Do Collies Have Heart Problems?


In my experience, yes. I suspect there are more problems than we know based on the lack of screening as puppies and adults. I feel that cardiac issues should be watched closely as heart issues can be found in puppies even though parents have cleared as normal. Screening as both puppies and adults can catch potential issues in related breeding stock. Heart defects can impact the quality of life of puppies or adults in varying degrees and many dogs can appear to have no symptoms and live normal lives. I believe that testing is an important tool since a 'normal appearance' can be deceiving. Dogs can have serious heart defects that are undetected until the dog needs surgery or experiences significant physical exertion or stress.
 
The severity of heart issues can vary. Occasionally puppies will have a mild 'puppy murmur' that resolves as the body continues to grow and mature. These puppies should be tracked and re-examined as they grow to determine if the murmur resolves or remains both for the benefit of the owner and for the breeder.

Are There Thyroid Problems in Collies?

There are thyroid problems in dogs period and Collies are no exception. The key to reducing issues in the breed is thru screening and understanding family history. While a 'normal' screening is not necessarily a requirement for breeding by all breeders, understanding the testing result is important in balancing the health decisions for all breedings.
 
The majority of dogs affected with thyroid issues are hypothyroid. Symptoms can vary from weight gain to lethargy to skin and coat issues and even to temperament irregularities and a possible influence of seizure activity. The majority of low thyroid results are due to autoimmune thyroiditis which is an inherited component. Idiopathically Reduced Thyroid Function occurs less frequently and as the name suggests has no specific cause in the reduction of thyroid function. Diet and environment can play a part in both the expression and severity of symptoms regardless of the cause. The symptons can be minimal or they can have an impact on quality of life. Some dogs may test low only with no symptoms and will not require any medication to improve the life of the dog.  In terms of the 'problems' dogs can have, hypothyroid is easily and cost effectively managed thru medication.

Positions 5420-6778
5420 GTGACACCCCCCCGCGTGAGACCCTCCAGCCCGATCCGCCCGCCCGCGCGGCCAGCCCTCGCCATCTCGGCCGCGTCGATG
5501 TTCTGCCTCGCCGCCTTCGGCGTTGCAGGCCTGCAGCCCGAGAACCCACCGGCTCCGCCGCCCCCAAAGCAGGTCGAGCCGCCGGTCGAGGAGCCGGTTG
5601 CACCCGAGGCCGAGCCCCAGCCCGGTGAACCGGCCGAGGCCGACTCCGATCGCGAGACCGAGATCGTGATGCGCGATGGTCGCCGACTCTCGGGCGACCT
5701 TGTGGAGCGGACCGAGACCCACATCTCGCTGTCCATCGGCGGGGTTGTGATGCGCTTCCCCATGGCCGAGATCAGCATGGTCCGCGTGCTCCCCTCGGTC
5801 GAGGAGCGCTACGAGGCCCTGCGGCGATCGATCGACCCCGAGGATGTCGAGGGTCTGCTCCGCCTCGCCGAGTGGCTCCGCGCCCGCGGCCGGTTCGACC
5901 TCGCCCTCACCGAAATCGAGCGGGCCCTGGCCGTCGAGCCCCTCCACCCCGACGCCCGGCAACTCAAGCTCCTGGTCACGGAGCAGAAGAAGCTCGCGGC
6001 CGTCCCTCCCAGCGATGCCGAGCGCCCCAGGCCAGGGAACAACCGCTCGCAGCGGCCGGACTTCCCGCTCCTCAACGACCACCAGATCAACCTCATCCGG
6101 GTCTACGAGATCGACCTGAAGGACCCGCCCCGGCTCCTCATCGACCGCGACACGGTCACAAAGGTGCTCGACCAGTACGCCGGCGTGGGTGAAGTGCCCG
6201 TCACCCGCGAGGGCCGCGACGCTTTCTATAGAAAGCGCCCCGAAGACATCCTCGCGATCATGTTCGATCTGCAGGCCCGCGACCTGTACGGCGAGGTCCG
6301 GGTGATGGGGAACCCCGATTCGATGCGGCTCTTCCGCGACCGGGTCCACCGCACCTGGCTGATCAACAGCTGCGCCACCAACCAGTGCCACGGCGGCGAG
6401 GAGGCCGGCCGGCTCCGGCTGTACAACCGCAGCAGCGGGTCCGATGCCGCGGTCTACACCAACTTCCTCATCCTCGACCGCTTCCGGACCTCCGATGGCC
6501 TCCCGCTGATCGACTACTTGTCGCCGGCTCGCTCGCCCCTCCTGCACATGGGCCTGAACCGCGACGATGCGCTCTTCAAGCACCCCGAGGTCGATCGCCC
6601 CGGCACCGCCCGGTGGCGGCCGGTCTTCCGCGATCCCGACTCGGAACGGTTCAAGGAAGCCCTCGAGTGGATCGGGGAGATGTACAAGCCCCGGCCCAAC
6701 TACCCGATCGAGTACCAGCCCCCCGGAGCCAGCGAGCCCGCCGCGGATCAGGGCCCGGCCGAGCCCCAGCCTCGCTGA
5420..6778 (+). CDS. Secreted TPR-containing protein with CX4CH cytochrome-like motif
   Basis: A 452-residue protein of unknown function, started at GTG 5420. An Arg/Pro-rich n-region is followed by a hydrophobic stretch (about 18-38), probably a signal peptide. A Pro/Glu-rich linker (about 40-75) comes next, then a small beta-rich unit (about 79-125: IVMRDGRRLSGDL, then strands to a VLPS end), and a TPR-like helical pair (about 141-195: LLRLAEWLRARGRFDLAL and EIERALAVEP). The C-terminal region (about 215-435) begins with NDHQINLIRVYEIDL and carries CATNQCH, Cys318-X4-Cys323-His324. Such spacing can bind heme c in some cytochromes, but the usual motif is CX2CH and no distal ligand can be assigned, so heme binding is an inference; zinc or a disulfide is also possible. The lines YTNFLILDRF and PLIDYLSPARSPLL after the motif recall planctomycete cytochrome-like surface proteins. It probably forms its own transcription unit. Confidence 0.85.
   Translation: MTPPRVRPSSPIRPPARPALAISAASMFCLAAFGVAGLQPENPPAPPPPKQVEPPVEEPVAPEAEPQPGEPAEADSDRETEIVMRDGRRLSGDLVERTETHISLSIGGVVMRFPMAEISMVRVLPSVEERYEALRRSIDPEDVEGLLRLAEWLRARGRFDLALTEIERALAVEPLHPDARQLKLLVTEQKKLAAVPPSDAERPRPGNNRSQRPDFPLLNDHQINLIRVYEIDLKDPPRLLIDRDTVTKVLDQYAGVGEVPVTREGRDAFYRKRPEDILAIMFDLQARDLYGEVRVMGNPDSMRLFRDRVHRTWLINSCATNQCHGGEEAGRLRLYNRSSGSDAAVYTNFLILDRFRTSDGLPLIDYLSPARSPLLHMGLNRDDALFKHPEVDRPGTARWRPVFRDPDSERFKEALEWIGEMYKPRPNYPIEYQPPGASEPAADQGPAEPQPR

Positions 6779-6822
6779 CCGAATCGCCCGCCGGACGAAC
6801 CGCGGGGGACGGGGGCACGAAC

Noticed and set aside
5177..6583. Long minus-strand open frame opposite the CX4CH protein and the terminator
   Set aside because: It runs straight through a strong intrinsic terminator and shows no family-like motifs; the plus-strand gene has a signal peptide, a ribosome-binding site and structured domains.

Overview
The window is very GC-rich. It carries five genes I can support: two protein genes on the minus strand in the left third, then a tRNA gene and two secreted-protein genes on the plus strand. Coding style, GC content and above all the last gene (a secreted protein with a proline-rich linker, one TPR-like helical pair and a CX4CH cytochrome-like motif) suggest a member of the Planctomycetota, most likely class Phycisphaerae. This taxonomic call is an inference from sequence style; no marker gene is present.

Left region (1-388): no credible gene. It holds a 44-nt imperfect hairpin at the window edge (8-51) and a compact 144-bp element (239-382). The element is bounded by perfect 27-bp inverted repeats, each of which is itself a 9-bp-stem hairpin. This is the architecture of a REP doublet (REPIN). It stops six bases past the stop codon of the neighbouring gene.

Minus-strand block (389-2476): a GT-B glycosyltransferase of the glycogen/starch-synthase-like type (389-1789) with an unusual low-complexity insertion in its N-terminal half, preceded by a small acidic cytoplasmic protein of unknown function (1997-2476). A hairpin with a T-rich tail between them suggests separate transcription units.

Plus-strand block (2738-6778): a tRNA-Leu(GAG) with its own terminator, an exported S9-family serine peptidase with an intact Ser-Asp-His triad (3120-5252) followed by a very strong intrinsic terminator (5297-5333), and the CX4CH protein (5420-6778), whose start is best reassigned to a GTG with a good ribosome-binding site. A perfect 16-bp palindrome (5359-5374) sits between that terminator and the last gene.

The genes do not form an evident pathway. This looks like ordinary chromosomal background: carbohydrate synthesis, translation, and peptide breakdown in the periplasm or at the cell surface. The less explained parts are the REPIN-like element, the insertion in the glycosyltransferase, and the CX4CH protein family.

Diagnosis of thyroid issues can be difficult as the symptoms mimic many other possible causes. A full thyroid panel by a reputable lab is important in targeting thyroid function as a culprit. While overall thyroid issues are not a major health issue in comparison to other issues, thyroid screening is another layer in screening breeding stock.

How Do You Test For Thyroid problems?

Thyroid testing is done via a blood draw by a general practitioner. To have results listed on the OFA site, specific instructions and forms are required which can be found HERE.
 
I highly recommend testing via Hemopet (www.hemopet.org) due to the expanded testing panels available as well as breed specific interpretation.